Melons are a tender, warm-weather crop.
- Sow melon seeds or set plants directly into the garden in spring 2 weeks after all danger of frost has passed and when the soil has warmed to 70°F (21°C) or thereabouts.
- Melon seed can be started indoors 4 to 3 weeks before plants are transplanted directly into the garden, sooner if transplants will be protected by a plastic tunnel or row cover.
Melons include cantaloupes and muskmelons which are called “summer melons” because they are the first melons to reach harvest, and casaba, Charentai, Crenshaw, honeydew, and Persian melons which are called “winter melons” because they come to harvest late.
- Summer melons are usually ready for harvest about 3 months after sowing at the end of summer.
- Winter melons, though planted at the same time as summer melons, take an additional month to reach harvest.
- Summer melons mature 70 to 120 frost-free days after sowing.
- Winter melons mature 110 to 140 frost-free days after sowing.
Melon Sowing and Planting Tips
- Grow melons from seeds or seedlings.
- Seed is viable for 5 years.
- Direct sow melons in the garden in spring after all danger of frost has passed and the soil has warmed to 70°F (21°C). In warm-winter regions, sow melons in midwinter for harvest in early summer.
- Melon seeds will not germinate at a soil temperature below 65°F (18°C).
- Start melons indoors 4 to 3 weeks before planting out into the garden; sow seed in peat pots in seed starting mix. The indoor temperature should be between 80° to 90°F (27-32°C) until germination. Grow melon seedlings on at 75°F (24°C).
- Sow seed ½ to1½ inches (13-38 mm) deep.
- Seeds germinate in 4 to 10 days at 80°F (27°C) or warmer.
- Transplant melons into the garden after the soil has warmed to at least 70°F (21°C) for optimal performance.
- Space plants in the garden 24 to 36 inches (60-90 cm) apart in all directions.
- Plant melons on mounds or hills 12 to 24 inches (30-60 cm) high, space mounds 4 to 6 feet (1.2-1.8 m) apart; this will allow melon vines to run down the mounds allowing fruit to gain maximum exposure to the sun.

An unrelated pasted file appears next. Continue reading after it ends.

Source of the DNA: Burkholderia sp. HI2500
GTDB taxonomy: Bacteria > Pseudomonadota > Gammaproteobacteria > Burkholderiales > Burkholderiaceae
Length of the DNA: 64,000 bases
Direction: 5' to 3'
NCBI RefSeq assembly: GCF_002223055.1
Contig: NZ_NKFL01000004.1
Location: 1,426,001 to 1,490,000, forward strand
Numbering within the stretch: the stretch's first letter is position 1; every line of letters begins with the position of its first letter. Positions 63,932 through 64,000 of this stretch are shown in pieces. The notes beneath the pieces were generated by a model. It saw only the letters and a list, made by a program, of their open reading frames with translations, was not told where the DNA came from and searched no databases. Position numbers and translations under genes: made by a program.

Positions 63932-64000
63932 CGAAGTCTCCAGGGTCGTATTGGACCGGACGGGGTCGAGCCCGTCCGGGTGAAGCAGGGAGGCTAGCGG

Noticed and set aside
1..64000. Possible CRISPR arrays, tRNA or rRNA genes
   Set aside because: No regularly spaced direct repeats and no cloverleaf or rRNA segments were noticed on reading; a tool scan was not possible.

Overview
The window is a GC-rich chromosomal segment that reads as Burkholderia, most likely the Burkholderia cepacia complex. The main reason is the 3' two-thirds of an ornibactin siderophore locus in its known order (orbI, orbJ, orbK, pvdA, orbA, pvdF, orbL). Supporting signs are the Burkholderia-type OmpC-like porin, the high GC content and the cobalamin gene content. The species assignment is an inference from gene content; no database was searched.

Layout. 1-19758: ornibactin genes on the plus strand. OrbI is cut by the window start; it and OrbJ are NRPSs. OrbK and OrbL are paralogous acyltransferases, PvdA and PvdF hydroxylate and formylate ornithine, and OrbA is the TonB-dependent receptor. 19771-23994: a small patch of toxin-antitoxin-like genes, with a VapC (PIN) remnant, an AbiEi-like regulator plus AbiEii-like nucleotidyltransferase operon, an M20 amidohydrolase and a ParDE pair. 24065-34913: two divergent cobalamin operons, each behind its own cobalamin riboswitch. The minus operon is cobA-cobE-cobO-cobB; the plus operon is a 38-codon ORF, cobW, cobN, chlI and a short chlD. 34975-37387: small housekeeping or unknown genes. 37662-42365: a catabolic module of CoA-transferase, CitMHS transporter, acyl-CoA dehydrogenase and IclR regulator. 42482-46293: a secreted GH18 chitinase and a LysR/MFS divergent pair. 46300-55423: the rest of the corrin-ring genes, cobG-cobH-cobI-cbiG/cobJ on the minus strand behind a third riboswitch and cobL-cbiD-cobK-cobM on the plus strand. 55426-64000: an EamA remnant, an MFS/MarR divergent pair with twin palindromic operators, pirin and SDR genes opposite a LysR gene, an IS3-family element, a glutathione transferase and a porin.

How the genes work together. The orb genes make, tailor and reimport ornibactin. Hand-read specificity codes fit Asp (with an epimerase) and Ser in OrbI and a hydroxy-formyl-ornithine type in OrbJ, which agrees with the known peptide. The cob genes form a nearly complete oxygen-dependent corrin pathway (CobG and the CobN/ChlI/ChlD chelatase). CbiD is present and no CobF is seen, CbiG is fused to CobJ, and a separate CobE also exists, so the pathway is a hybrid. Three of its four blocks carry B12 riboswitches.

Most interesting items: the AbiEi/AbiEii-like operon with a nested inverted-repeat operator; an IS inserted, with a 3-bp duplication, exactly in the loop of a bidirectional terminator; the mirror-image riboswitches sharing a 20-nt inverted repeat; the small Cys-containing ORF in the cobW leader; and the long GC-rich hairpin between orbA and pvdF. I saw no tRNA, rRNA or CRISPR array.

- Keep the soil just moist during fruit development.
- Fertilize with fish emulsion or a soluble complete fertilizer at half strength.
- Add aged compost to planting beds in advance of transplanting.
- Melons prefer a soil pH range of 7.0 to 8.0.
- Grow melons in full sun for best yield and flavor.
- Avoid planting melons where cucumbers or squash have grown recently.
- Common pest enemies include aphids, cucumber beetles, flea beetles, squash bugs, squash vine borers, slugs, and snails.
- Common diseases include bacterial wilt, fusarium wilt, downy mildew, powdery mildew, cucumber mosaic.
Interplanting: Plant melons with bush beans, corn, dill, eggplant, lettuce, cucumbers, squash, and tomatoes.
Container Growing Melons: Melons are not a good choice for container growing. They require significant room to spread and grow.
Melon Planting Calendar
- 8-6 weeks before the last frost in spring: start seed indoors for plants that will be transplanted into a plastic tunnel in 4 weeks.
- 5-4 weeks before the last frost in spring: start seed indoors for seedlings to be transplanted into the garden.
- 4-2 weeks before the last frost in spring: transplant seedlings to a plastic tunnel.
- 1-2 weeks after the last frost in spring: direct sow or transplant seedlings into the garden; minimum soil temperature is 60°F.
Recommended Melon Varieties
Choose from these melon types and varieties:
- True Cantaloupe: ‘Charentais’ is small; ‘Savor’ is sweet with orange flesh.
- Muskmelon: ‘Ambrosia’ is sweet and juicy; ‘Sweet ‘n Early’ is a good choice in short-season regions.
- Crenshaw: ‘Burpee’s Early Hybrid’ is pink-fleshed; ‘Morning Dew’.
- Honeydew: ‘Honey Pearl’
- Casaba: ‘Casaba Golden Beauty’ is spicy-sweet.
Botanical Name: Cucumis melo var. cantaloupesis includes netted muskmelons and true cantaloupes; Cucumis melo var. inodorus includes honeydews, casaba melons, and Crenshaw melons.
Melons are a member of the Cucurbitaceae family; other members cucumbers, squash, watermelon, and pumpkins.
More tips: How to Grow Summer Melons–Cantaloupe and How to Grow Winter Melons.